There are numerous obstacles to maintaining a material surface that is clean and fully prepared for adhesion in a manufacturing process. But there is one element that carries through the entire adhesion process and has a massive effect on the adhesion performance of the final product: TIME.
Time takes its toll on surfaces. Time can be a sinister interference to preserving a surface that is the most amenable to adhesion.
Whether you are coating, printing, bonding, sealing or painting the actual adhesion operation takes place after several steps have been employed. Time factors in to each and every one of these points along the way.
How can you fight against a relentless force like time? Well, just like every variable that can affect the success of an adhesion process, the impact of time needs to be understood, measured and controlled.
Here are four crucial questions to ask when understanding how time comes into play in an adhesion process:
- What material are you manipulating?
- How are you manipulating it?
- What is the environment you are manipulating it in?
- How is it being handled, stored and shipped?
Getting clear, well-defined answers to these questions puts control in the hands of manufacturers to prevent adhesion failure or to eradicate it at the root cause.
What material are you manipulating?
Aging does not manifest itself in all materials equally. When thinking about how time affects different types of materials, you can lump them into three distinct categories:
Crystalline materials - this group includes metals, glass and ceramics with highly rigid molecular structure. These materials have high energy, which means they have very reactive surfaces. They age rapidly and are easily contaminated.
Thermosets - carbon fiber reinforced polymers, polyurethane and other materials that are very moldable upon creation, but become extremely rigid after curing (usually with heat) make up this category. These have a lower energy than the crystalline materials and require manipulation like fracturing through abrasion or activation through plasma treatment.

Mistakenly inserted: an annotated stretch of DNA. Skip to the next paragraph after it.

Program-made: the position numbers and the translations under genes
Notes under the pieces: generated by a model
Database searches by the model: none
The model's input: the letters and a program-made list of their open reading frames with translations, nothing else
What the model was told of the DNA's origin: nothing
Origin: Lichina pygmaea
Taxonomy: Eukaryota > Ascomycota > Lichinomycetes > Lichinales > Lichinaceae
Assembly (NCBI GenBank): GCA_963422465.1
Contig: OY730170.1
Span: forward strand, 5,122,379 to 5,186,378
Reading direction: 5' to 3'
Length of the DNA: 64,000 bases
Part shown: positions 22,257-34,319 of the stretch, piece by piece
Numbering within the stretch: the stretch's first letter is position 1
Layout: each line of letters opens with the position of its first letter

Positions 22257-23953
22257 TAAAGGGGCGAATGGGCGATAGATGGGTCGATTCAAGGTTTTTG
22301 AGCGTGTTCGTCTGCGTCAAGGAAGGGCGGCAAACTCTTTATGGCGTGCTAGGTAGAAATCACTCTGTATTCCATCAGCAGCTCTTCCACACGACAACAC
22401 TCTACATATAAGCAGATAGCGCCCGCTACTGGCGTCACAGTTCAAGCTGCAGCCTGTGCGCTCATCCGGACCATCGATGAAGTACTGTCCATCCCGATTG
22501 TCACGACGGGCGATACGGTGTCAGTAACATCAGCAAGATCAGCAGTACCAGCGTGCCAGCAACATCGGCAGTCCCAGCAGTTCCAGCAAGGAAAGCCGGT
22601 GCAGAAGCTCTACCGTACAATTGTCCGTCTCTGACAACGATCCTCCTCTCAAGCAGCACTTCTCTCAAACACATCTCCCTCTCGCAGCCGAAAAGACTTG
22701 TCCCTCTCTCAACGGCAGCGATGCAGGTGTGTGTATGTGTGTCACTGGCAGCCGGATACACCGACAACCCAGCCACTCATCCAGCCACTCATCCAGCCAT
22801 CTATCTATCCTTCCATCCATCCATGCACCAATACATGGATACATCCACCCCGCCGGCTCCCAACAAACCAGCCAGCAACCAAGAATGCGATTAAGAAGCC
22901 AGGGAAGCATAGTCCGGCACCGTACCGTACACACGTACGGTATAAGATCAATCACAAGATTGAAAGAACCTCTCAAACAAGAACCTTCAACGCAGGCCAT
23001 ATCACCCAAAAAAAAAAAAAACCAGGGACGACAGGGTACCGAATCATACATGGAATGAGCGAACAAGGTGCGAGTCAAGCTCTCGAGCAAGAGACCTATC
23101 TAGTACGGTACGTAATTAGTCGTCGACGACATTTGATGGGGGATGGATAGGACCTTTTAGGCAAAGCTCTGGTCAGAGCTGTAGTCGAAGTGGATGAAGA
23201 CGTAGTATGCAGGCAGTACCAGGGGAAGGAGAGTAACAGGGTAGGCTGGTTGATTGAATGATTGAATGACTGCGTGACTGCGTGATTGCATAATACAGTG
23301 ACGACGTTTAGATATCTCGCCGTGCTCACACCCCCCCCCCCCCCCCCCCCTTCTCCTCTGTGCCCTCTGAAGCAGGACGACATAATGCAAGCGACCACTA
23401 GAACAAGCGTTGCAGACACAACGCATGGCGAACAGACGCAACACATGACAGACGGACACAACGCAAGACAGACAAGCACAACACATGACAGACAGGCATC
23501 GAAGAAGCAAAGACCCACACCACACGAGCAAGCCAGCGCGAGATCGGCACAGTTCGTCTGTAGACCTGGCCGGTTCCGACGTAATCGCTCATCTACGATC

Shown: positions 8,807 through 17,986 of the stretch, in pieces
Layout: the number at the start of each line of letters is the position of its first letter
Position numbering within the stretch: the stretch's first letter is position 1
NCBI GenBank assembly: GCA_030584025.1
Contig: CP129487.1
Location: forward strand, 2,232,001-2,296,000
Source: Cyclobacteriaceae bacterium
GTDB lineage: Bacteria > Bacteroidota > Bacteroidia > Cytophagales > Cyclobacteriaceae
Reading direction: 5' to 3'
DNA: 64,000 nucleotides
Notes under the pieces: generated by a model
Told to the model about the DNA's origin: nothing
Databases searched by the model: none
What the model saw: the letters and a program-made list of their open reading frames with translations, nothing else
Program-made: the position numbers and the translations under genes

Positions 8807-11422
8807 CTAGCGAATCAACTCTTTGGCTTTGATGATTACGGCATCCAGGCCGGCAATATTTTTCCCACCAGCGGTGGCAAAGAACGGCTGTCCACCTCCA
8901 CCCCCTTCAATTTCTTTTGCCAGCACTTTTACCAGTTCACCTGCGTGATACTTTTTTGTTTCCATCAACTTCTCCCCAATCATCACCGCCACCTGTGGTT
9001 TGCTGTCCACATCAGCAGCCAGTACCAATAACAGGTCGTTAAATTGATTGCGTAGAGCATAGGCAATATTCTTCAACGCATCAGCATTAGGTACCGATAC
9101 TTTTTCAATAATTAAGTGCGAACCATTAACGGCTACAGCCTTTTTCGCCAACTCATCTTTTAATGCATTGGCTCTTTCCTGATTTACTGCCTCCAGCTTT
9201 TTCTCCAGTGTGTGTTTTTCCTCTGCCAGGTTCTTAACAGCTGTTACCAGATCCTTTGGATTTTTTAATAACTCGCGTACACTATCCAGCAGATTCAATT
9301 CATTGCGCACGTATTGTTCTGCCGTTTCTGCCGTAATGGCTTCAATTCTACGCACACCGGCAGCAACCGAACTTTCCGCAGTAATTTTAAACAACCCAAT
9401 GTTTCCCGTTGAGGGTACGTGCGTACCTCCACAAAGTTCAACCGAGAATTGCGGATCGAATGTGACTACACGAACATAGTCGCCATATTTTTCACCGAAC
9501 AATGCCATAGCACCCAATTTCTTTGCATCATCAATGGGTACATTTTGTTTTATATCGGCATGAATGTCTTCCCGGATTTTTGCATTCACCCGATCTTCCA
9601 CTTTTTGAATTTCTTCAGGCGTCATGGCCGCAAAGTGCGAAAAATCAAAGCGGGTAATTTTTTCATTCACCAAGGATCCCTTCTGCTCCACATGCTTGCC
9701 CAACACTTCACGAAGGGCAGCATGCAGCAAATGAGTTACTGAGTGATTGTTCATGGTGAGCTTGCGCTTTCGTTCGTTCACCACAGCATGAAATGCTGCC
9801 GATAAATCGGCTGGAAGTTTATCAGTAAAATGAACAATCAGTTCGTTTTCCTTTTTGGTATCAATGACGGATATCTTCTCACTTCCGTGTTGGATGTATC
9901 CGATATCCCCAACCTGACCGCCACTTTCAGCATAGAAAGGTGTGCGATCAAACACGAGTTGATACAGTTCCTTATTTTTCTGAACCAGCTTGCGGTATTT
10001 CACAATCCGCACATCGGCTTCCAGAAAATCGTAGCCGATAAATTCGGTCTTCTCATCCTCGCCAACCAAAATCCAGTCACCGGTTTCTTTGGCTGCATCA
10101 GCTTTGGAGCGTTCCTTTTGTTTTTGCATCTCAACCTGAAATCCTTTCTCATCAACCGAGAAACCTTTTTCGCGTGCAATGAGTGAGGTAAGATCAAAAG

Thermoplastics - this name is used to describe any polymer that is rigid when cooled but elastic and soft when heated. This includes plastics like polyethylene, polypropylene, nylon and others. These are prepared for adhesion processes like printing on a plastic bottle or label by using corona, flame or plasma treatment. One issue that is typically unique to thermoplastics is the tendency of molecules that are found in the bulk of the material to “bloom” to the surface over time and create a surface that is not chemically suitable for the desired adhesion.
How are you manipulating the material?
As stated above, what you do to prepare a surface for adhesion depends greatly on what the material is. These various treatment, cleaning and preparation steps have different shelf lives as well.
These charts display how different polymers (PTFE and HDPE) receiving the same treatment reacted differently to the plasma treatment and remained active and ready for adhesion for different lengths of time. In these trials, water contact angle measurements were used to gauge the quality of the surface over time. Each colored line represents various distances the plasma treatment was administered at. The dotted line represents the polymer before treatment. So you can see how, over time and depending on the material, the effect of treatment can wear off and lead to adhesion failure.
Another way that time comes into play with treatment and preparation is figuring out how long to treat or clean. It is possible to overtreat a surface and actually damage the material with overexposure to plasma or over-abrading and wearing away the surface.